This issue is just getting out of control, and it’s bringing out the worst in both Western and Middle Eastern society.
We have all seen the terrible reactions, both politically and emotionally motivated, in the Middle East. Riots, tear gas, burnings, and even death.
The reaction in the West has been less overt, but in a truly passive aggressive manner, more insidious. We have seen indignation, stubbornness, and outright greed.
None more so than at the Western Standard here in my fair country.
Today, the publication ran the disputed photographs in it’s pages. According to the publisher, Ezra Levant.
Early this morning, 40,000 copies of the Western Standard magazine, of which I am publisher, rolled off the presses.
In our magazine’s news judgment, you can’t properly report [the Prophet] story without showing the cartoons. So we’re publishing eight of the cartoons. As far as I am aware, that makes the Western Standard the first large-circulation publication in the country to reprint them.
Congratulation Ezra, I’m sure you’ll get a few more dollars out of that stunt.
He goes on to say:
As our readers will see, most of the cartoons are innocuous; several nothing more than stylized portraits, including quite a handsome one.
This is where the publisher truly shows his ignorance. It is not we who are offended by these images. It is not we who are rioting in the streets. It is not we who are burning down western embassies in a somewhat misguided attempt to make a statement.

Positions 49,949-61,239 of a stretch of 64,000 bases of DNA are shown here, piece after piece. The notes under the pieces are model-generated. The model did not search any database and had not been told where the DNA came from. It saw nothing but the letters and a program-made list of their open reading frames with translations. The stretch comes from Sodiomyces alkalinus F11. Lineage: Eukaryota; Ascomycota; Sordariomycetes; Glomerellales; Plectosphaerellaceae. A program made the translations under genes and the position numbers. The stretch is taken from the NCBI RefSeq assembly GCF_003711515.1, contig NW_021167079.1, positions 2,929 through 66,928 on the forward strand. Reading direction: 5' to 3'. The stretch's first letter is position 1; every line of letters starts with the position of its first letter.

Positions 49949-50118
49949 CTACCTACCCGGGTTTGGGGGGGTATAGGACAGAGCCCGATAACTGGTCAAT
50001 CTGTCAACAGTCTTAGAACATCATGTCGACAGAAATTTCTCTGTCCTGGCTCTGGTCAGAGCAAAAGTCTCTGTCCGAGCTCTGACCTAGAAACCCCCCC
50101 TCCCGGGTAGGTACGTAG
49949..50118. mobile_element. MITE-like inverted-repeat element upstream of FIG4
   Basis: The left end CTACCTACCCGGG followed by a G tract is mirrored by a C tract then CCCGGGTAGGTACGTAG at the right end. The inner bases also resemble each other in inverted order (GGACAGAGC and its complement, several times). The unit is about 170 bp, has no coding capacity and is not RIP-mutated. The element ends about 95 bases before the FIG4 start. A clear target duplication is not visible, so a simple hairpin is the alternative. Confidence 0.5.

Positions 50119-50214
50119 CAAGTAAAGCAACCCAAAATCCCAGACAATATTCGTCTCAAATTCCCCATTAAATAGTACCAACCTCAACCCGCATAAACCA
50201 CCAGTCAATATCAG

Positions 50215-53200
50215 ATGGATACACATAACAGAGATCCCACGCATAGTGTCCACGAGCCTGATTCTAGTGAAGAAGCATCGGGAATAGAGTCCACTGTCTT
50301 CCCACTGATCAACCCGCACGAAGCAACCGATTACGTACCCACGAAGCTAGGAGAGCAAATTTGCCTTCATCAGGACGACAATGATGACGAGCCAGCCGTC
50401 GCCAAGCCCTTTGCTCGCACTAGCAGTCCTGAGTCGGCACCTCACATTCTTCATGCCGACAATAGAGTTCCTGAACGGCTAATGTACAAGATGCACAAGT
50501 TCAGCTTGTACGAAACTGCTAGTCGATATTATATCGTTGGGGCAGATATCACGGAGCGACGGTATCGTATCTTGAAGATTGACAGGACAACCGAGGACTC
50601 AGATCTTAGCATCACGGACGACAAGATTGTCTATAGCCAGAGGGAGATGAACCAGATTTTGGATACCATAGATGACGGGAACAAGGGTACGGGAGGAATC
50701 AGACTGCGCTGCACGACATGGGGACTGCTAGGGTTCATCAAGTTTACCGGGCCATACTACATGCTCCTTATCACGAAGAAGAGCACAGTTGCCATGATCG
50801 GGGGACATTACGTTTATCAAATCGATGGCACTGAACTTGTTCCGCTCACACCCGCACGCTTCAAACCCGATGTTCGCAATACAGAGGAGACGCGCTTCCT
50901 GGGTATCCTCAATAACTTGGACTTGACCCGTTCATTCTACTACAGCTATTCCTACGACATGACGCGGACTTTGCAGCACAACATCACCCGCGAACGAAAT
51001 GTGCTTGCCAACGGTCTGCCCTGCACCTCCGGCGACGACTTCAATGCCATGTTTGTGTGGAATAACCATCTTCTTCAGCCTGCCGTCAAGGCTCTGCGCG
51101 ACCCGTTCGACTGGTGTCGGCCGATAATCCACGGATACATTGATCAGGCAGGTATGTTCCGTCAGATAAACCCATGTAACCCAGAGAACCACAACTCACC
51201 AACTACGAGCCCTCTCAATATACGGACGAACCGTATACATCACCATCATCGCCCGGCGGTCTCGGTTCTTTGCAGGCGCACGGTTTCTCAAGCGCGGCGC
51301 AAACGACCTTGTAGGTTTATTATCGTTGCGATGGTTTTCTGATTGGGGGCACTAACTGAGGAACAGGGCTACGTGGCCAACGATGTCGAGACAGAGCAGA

It doesn’t matter if the “portraits” are “handsome” or not… especially when it only takes one showing the Prophet with a bomb for a turban on his head to truly insult the masses.
Ezra’s opinion of “innocuous” is quite useless in fact, because he is not Muslim nor has he claimed to have consulted anyone of Muslim faith or upbringing.
If he even did the most minimal of googling he could see quite clearly that:
#1 The Koran does *not* forbid the depiction of the Prophet
#2 Other teachings which fall under Islamic Law do limit depictions of nearly all creatures and beings, not just the Prophet and his apostles… yet many of these taboos are not practiced in modern Muslim society
#3 The Islamic (mainly Sunni) Scholars at Universities in Saudi Arabia do forbid any depiction of the prophet
#4 The head cleric in Lebanon does forbid any depiction of the prophet, “good” or “bad”.
“Out of respect for the prophet, we don’t want him shown in a manner that doesn’t befit him,” said Amin al-Kerdy, head of Islamic Affairs at Dar al-Fatwa, Lebanon’s highest Sunni Muslim religious authority. “We believe he was perfect in looks and morals, so we need to preserve that perfection.”
Does that sound like an infringement on Freedom of the Press and expression?
Not really. What it sounds like is a different culture, with a different definition of respect.
If I decided to carry a swastika to a Veterans parade on Remembrance Day, I wonder what the reaction would be?
Do I not have a right of free speech? Is that not my right?
Of course it is… but my own common sense and respect for the feelings of my friends and neighbour would dictate that I would not do such a thing.
These cartoons are no different. Printing them in the first place was misguided and a little naive. Not apologizing for them after the strong reaction has been a shame. Republishing them in the name of “freedom of expression” is at best opportunistic and greedy and at worst bordering on inciting violence and hatred.
Hopefully the Muslim community of Canada has the ability to force the Western Standard to retract this article and apologize. If they do not, then I fear Canada as a whole has taken a step towards being part of the global problem, rather than part of the solution as we are often so proud to claim to be.